|Arch Oral Biol. 2015 Mar 30;60(7):998-1006. |
|The effects of xylitol and sorbitol on lysozyme- and peroxidase-related enzymatic and candidacidal activities.[Pubmed: 25874813]|
|To investigate whether Xylitol and sorbitol affect enzymatic and candidacidal activities of lysozyme, the peroxidase system, and the glucose oxidase-mediated peroxidase system.
METHODS AND RESULTS:
Xylitol and sorbitol were added to hen egg-white lysozyme, bovine lactoperoxidase, glucose oxidase-mediated peroxidase, and whole saliva in solution and on hydroxyapatite surfaces. The enzymatic activities of lysozyme, peroxidase, and glucose oxidase-mediated peroxidase were determined by the turbidimetric method, the NbsSCN assay, and production of oxidized o-dianisidine, respectively. Candidacidal activities were determined by comparing colony forming units using Candida albicans ATCC strains 10231, 11006, and 18804.
While Xylitol and sorbitol did not affect the enzymatic activity of hen egg-white lysozyme both in solution and on hydroxyapatite surfaces, they did inhibit the enzymatic activity of salivary lysozyme significantly in solution, but not on the surfaces. Xylitol and sorbitol enhanced the enzymatic activities of both bovine lactoperoxidase and salivary peroxidase significantly in a dose-dependent manner in solution, but not on the surfaces. Sorbitol, but not Xylitol, inhibited the enzymatic activity of glucose oxidase-mediated peroxidase significantly. Both Xylitol and sorbitol did not affect candidacidal activities of hen egg-white lysozyme, the bovine lactoperoxidase system, or the glucose oxidase-mediated bovine lactoperoxidase system.
Xylitol and sorbitol inhibited salivary lysozyme activity, but enhanced both bovine lactoperoxidase and salivary peroxidase activities significantly in solution. Xylitol and sorbitol did not augment lysozyme- and peroxidase-related candidacidal activities.
|J Periodontol. 2014 Jun;85(6):e212-23. |
|Xylitol, an anticaries agent, exhibits potent inhibition of inflammatory responses in human THP-1-derived macrophages infected with Porphyromonas gingivalis.[Pubmed: 24592909]|
|Xylitol is a well-known anticaries agent and has been used for the prevention and treatment of dental caries. In this study, the anti-inflammatory effects of Xylitol are evaluated for possible use in the prevention and treatment of periodontal infections.
METHODS AND RESULTS:
Cytokine expression was stimulated in THP-1 (human monocyte cell line)-derived macrophages by live Porphyromonas gingivalis, and enzyme-linked immunosorbent assay and a commercial multiplex assay kit were used to determine the effects of Xylitol on live P. gingivalis-induced production of cytokine. The effects of Xylitol on phagocytosis and the production of nitric oxide were determined using phagocytosis assay, viable cell count, and Griess reagent. The effects of Xylitol on P. gingivalis adhesion were determined by immunostaining, and costimulatory molecule expression was examined by flow cytometry.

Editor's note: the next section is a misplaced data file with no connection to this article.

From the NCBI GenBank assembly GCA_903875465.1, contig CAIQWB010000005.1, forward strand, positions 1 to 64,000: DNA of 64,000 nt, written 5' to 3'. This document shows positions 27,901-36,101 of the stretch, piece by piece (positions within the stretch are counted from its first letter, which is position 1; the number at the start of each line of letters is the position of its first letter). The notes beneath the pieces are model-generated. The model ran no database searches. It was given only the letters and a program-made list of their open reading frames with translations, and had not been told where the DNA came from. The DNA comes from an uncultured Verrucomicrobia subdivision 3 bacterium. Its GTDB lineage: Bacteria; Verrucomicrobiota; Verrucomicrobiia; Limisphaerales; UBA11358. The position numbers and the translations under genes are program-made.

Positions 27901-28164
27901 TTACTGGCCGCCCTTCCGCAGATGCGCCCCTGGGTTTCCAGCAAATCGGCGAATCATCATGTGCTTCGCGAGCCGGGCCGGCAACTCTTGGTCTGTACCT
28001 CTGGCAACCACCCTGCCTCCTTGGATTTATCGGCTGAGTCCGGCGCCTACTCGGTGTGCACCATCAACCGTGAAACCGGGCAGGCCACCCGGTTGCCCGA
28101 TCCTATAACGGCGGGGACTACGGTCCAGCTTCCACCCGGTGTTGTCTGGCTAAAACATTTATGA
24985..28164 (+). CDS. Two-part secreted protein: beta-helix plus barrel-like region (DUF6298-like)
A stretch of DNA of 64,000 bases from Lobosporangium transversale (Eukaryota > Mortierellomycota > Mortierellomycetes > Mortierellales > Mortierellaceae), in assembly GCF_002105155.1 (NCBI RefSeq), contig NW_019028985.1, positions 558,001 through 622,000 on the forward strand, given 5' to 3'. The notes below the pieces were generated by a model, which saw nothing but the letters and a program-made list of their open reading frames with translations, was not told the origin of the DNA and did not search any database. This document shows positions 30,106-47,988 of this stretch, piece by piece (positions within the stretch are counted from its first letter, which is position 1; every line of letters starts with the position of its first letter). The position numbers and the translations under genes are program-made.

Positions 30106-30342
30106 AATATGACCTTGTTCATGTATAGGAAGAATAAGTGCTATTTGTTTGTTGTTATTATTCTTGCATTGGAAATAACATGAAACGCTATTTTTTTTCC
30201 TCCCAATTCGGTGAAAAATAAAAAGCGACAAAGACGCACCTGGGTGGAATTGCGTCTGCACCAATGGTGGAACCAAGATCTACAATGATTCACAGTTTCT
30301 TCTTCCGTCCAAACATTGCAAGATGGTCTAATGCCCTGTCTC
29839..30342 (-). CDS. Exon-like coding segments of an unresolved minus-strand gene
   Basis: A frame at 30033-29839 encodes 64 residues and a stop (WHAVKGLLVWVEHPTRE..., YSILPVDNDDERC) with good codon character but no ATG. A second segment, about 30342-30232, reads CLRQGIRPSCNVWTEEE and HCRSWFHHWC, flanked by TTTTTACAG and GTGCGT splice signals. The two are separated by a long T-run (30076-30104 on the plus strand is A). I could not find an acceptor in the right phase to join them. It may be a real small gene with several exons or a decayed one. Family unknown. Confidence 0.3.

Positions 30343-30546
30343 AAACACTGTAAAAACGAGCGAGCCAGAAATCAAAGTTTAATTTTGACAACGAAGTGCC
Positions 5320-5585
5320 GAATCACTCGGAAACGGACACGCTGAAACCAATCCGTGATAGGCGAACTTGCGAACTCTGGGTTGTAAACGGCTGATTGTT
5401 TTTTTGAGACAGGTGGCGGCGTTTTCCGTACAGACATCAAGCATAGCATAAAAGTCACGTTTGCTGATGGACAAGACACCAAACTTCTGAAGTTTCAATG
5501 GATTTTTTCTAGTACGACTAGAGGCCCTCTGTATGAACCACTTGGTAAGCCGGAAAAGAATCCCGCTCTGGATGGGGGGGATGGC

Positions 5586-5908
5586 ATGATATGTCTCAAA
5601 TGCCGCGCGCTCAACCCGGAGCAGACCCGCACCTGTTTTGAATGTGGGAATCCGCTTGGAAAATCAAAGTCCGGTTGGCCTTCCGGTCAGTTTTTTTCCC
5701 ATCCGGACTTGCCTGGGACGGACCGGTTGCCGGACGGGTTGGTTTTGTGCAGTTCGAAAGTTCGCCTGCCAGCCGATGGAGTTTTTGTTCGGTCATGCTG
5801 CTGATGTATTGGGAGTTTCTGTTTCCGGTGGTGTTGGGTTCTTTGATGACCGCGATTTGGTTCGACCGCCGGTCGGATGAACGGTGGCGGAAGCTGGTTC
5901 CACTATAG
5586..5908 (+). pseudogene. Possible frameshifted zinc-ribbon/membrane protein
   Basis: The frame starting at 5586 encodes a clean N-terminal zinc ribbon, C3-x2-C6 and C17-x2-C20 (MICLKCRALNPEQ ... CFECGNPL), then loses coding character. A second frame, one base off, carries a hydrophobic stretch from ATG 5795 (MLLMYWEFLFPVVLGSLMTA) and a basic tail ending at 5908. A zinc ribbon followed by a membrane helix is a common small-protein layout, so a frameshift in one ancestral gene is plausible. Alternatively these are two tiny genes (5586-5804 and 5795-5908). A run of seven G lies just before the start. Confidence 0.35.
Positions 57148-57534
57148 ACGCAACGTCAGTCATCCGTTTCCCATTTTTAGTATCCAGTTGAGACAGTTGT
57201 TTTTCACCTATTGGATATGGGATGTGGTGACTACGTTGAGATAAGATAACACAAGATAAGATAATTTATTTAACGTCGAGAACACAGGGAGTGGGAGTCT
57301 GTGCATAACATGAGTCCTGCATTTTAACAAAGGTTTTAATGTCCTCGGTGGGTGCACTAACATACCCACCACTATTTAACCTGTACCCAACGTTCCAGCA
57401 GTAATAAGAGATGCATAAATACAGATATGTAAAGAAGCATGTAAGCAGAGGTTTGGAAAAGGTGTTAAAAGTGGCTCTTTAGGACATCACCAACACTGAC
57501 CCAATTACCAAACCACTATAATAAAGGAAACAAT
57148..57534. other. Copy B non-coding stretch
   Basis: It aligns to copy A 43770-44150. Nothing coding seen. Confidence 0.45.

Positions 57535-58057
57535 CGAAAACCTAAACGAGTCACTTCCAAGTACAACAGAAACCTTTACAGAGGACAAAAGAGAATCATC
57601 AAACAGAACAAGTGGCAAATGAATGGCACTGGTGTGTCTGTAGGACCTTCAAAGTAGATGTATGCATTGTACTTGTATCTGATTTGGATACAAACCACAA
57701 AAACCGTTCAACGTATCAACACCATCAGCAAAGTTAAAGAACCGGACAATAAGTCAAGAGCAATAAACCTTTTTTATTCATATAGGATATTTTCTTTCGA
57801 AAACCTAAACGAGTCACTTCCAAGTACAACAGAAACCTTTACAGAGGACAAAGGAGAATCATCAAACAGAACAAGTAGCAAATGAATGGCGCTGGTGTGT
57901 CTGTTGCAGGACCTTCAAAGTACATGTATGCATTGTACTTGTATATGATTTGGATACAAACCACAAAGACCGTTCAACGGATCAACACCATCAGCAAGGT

Live P. gingivalis infection increased the production of representative proinflammatory cytokines, such as tumor necrosis factor-α and interleukin (IL)-1β, in a multiplicity of infection- and time-dependent manner. Live P. gingivalis also enhanced the release of cytokines and chemokines, such as IL-12 p40, eotaxin, interferon γ-induced protein 10, monocyte chemotactic protein-1, and macrophage inflammatory protein-1. The pretreatment of Xylitol significantly inhibited the P. gingivalis-induced cytokines production and nitric oxide production. In addition, Xylitol inhibited the attachment of live P. gingivalis on THP-1-derived macrophages. Furthermore, Xylitol exerted antiphagocytic activity against both Escherichia coli and P. gingivalis.
These findings suggest that Xylitol acts as an anti-inflammatory agent in THP-1-derived macrophages infected with live P. gingivalis, which supports its use in periodontitis.
|Pediatrics. 1998 Oct;102(4 Pt 1):879-84. |
|A novel use of xylitol sugar in preventing acute otitis media.[Pubmed: 9755259]|
|Xylitol, a commonly used sweetener, is effective in preventing dental caries. As it inhibits the growth of pneumococci, we evaluated whether Xylitol could be effective in preventing acute otitis media (AOM).
METHODS AND RESULTS:
Altogether, 857 healthy children recruited from day care centers were randomized to one of five treatment groups to receive control syrup (n = 165), Xylitol syrup (n = 159), control chewing gum (n = 178), Xylitol gum (n = 179), or Xylitol lozenge (n = 176). The daily dose of Xylitol varied from 8.4 g (chewing gum) to 10 g (syrup). The design was a 3-month randomized, controlled trial, blinded within the chewing gum and syrup groups. The occurrence of AOM each time the child showed any symptoms of respiratory infection was the main outcome.
Although at least one event of AOM was experienced by 68 (41%) of the 165 children who received control syrup, only 46 (29%) of the 159 children receiving Xylitol syrup were affected, for a 30% decrease (95% confidence interval [CI]: 4.6%-55.4%). Likewise, the occurrence of otitis decreased by 40% compared with control subjects in the children who received Xylitol chewing gum (CI: 10.0%-71.1%) and by 20% in the lozenge group (CI: -12.9%-51.4%). Thus, the occurrence of AOM during the follow-up period was significantly lower in those who received Xylitol syrup or gum, and these children required antimicrobials less often than did controls. Xylitol was well tolerated.
Xylitol sugar, when given in a syrup or chewing gum, was effective in preventing AOM and decreasing the need for antimicrobials.